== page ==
Proposed Bill Would Toughen Penalties Associated with Child Pornography

Sen. Kevin O'Toole is sponsoring a bill that would stiffen penalties for those convicted in child pornography cases, increasing the degree of crime and ensuring criminals serve at least 85 percent of their time.

New Jersey lawmakers are considering a bill that would toughen penalties against those convicted of producing, distributing and having child pornography. Sen. Kevin O’Toole, who sponsored the bill, told NJ Today Managing Editor Mike Schneider that the prevalence of child pornography has increased in recent years, especially through the internet.

Attorney General Jeff Chiesa testified before the Senate Judiciary Committee on the subject today, which is very unusual, but O’Toole said his office was largely responsible for redrafting the tougher bill and it was therefore appropriate. Chiesa has said eliminating child pornography is one of his priorities.

O’Toole said from 2011 to 2012, law enforcement agencies throughout the country have found 55 percent more images of child pornography on the internet than they did in the prior year. He explained that the New Jersey law has loopholes where criminals who share information and images can’t necessarily be charged with distribution if they use certain peer-to-peer networks.


“This upgrades the penalty first of all from a second degree to a first degree more importantly and makes sure they serve 85 percent of their time,” O’Toole said. “It moves the age of the kids under protection from 16 to 18 and has mandatory sentencing and also allows in certain circumstances the judge to have lifetime parole supervision for some of the criminals.”

When asked how teenage perpetrators might be prosecuted, O’Toole said if they knowingly participate in the distribution of child pornography, they would likely be dealt with similarly as adults. “If they are knowingly either soliciting or acquiring child pornography, they’ll be dealt with in the same manner,” he said. “I assume they would be tried as an adult or as an adolescent depending on the circumstances of the case.”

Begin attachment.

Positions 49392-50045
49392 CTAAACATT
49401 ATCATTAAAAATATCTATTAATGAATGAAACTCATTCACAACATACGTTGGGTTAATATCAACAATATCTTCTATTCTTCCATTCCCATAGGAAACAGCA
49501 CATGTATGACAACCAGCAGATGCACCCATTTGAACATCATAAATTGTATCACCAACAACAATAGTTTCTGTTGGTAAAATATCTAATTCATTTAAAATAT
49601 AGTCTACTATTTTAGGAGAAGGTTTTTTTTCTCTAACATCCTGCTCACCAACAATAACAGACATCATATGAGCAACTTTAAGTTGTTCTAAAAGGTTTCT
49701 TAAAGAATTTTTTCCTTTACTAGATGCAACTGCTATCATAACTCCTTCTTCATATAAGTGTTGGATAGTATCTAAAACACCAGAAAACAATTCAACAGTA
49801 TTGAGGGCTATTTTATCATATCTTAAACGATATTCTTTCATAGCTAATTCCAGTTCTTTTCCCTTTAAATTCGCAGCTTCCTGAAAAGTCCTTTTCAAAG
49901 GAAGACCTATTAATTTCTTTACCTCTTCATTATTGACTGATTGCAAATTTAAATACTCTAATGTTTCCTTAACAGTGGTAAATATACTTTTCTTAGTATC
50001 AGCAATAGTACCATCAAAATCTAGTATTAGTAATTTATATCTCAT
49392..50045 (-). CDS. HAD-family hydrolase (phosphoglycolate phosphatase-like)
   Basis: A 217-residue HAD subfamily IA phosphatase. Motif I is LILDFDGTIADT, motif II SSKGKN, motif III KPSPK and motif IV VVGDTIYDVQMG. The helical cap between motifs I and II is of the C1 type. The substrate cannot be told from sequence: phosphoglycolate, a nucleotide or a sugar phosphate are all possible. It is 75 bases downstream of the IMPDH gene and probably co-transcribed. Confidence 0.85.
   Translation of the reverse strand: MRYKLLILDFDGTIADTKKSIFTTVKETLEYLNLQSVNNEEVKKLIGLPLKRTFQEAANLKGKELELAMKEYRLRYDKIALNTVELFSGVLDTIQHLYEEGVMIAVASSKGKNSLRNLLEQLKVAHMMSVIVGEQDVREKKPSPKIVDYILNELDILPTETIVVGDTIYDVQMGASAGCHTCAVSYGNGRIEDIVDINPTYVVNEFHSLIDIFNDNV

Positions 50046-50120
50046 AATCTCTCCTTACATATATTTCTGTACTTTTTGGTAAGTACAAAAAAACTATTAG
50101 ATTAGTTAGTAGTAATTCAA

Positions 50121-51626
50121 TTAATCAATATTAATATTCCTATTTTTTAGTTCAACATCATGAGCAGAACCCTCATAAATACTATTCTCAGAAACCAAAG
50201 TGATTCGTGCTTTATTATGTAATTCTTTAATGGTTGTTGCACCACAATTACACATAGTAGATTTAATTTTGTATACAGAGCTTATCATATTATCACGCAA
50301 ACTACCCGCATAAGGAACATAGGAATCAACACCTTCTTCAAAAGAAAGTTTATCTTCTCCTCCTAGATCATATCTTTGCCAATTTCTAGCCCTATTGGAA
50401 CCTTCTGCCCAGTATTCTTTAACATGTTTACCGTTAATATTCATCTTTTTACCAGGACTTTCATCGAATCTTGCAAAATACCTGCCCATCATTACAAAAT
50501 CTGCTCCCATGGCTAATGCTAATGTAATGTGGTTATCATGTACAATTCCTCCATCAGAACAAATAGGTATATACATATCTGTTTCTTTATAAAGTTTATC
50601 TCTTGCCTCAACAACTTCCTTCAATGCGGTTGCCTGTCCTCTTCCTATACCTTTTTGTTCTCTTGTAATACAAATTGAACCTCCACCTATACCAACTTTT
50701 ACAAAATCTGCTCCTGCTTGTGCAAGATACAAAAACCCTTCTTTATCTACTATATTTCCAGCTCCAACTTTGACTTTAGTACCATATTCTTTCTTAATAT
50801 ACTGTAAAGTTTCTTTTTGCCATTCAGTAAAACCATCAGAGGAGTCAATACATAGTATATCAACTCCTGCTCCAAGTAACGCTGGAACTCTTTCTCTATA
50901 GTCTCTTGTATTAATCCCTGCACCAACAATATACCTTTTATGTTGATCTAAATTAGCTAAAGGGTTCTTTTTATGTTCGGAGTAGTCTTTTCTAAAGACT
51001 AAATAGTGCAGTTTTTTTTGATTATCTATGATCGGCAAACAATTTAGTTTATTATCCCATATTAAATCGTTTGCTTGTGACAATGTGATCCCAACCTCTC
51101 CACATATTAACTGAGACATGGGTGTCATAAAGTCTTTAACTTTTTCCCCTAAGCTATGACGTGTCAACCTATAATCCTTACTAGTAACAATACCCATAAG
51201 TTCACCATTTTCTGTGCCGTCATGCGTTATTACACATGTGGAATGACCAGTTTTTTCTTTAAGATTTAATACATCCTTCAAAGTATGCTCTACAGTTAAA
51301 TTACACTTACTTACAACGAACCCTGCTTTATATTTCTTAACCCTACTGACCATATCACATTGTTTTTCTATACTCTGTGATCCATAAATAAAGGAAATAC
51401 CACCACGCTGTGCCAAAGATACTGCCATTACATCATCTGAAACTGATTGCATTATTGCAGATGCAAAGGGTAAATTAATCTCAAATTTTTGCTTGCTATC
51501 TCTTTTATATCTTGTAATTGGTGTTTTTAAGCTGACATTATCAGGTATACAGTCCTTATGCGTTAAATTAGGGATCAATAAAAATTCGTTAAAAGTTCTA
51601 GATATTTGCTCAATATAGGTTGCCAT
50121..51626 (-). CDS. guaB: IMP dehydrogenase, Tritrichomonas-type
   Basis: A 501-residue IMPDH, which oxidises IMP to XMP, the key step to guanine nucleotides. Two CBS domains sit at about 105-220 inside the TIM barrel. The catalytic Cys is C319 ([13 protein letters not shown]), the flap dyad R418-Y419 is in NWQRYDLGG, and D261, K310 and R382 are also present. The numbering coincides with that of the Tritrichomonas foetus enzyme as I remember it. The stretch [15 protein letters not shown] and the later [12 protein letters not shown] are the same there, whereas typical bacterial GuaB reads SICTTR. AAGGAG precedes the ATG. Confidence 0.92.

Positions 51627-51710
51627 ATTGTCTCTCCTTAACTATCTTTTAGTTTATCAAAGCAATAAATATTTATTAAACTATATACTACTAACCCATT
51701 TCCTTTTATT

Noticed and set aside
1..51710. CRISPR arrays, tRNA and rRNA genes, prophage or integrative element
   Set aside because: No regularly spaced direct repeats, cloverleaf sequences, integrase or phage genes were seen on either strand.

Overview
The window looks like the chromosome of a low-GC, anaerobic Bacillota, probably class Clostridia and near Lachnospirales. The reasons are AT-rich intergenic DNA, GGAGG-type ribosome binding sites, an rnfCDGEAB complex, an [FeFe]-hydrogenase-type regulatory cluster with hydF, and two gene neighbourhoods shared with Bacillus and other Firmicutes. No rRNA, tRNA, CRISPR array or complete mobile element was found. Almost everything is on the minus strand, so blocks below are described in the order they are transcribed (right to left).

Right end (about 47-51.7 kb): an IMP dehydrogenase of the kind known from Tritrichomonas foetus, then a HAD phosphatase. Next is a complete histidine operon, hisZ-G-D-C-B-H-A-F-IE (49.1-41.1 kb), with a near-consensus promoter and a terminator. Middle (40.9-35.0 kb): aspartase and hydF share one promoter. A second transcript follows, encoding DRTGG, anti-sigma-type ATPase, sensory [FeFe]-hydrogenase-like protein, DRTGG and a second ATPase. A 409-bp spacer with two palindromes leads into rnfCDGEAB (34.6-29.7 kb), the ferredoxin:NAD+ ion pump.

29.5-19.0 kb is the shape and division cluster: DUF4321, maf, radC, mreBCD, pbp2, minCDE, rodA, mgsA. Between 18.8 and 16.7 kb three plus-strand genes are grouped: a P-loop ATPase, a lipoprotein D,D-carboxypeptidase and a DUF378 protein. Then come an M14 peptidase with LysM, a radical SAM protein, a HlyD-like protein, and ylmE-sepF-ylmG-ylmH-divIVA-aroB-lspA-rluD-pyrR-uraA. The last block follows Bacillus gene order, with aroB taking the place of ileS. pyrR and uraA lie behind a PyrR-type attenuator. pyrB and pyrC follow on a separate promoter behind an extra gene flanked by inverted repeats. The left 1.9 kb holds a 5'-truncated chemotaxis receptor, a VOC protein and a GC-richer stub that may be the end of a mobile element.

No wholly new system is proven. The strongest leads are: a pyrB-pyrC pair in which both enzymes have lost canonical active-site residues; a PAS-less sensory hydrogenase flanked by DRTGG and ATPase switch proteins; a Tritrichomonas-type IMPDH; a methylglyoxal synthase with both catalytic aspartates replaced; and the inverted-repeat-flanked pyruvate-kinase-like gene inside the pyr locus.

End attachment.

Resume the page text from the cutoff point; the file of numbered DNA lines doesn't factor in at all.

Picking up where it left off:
O’Toole explained that an accidental viewing wouldn’t be prosecuted. “Those individuals that have literally hundreds of images, that this is a full-time perverse hobby, those are the ones they are going after,” he said.

Some debate whether an image is pornography or art. O’Toole said that decision would be left up to law enforcement personnel and judges, explaining the proposed bill would just stiffen the penalties for those found to be engaging in child pornography and its distribution.

“I have not seen a single case in recent memory where they have an attorney general going out and prosecuting a family member for what is deemed an innocent childhood picture,” O’Toole said. “There’s a hardcore pornographer who’s engaging in tragic obsession that is just by leaps and bounds growing on the internet. Those are the ones we are going after.”

The occurrence of child pornography seems to be growing. According to O’Toole, an agency that was tracking child pornography more than 1,500 in 2008 and 58 percent of them were within the United States.

“Many of these individuals have literally hundreds of thousands of images and they’re drawn to this subculture that’s known to very few, but it’s growing,” O’Toole said. “So when we look at the child porn statute here in New Jersey, we had to mirror it to the federal which is much tougher and find other elements that needed to be strengthened and that’s what we’re looking to do.”

The bill addresses those producing the child pornography as well as those distributing and possessing it. “If you are causing an individual to engage in child pornography, if you are in the distribution, the production of it, all the penalties will be moved from a third degree to a second degree or a second degree into a first degree,” O’Toole said. “Again, those individuals who are involved as co-conspirators, conspirators, they will be dealt with harshly.”

We’re in this together
For a better-informed future. Support our nonprofit newsroom.
Donate to NJ Spotlight